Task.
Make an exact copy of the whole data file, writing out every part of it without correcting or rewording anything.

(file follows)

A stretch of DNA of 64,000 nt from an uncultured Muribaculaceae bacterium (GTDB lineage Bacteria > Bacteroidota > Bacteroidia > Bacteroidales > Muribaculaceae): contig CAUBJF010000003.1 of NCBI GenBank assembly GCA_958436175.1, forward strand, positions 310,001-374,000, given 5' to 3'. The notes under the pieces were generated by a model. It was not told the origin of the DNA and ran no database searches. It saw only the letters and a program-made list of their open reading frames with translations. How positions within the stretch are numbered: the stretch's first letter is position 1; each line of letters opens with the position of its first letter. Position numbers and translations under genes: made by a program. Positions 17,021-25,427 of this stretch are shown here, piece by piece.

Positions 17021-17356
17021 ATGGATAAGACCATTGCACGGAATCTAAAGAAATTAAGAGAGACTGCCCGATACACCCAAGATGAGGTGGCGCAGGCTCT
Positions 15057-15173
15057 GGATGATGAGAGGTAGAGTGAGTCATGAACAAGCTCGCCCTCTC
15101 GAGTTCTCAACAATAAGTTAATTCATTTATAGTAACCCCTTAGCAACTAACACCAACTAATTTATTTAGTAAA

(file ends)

A stretch of DNA of 64,000 nt from an uncultured Muribaculaceae bacterium (GTDB lineage Bacteria > Bacteroidota > Bacteroidia > Bacteroidales > Muribaculaceae): contig CAUBJF010000003.1 of NCBI GenBank assembly GCA_958436175.1, forward strand, positions 310,001-374,000, given 5' to 3'. The notes under the pieces were generated by a model. It was not told the origin of the DNA and ran no database searches. It saw only the letters and a program-made list of their open reading frames with translations. How positions within the stretch are numbered: the stretch's first letter is position 1; each line of letters opens with the position of its first letter. Position numbers and translations under genes: made by a program. Positions 17,021-25,427 of this stretch are shown here, piece by piece.

Positions 17021-17356
17021 ATGGATAAGACCATTGCACGGAATCTAAAGAAATTAAGAGAGACTGCCCGATACACCCAAGATGAGGTGGCGCAGGCTCT
Positions 15057-15173
15057 GGATGATGAGAGGTAGAGTGAGTCATGAACAAGCTCGCCCTCTC
15101 GAGTTCTCAACAATAAGTTAATTCATTTATAGTAACCCCTTAGCAACTAACACCAACTAATTTATTTAGTAAA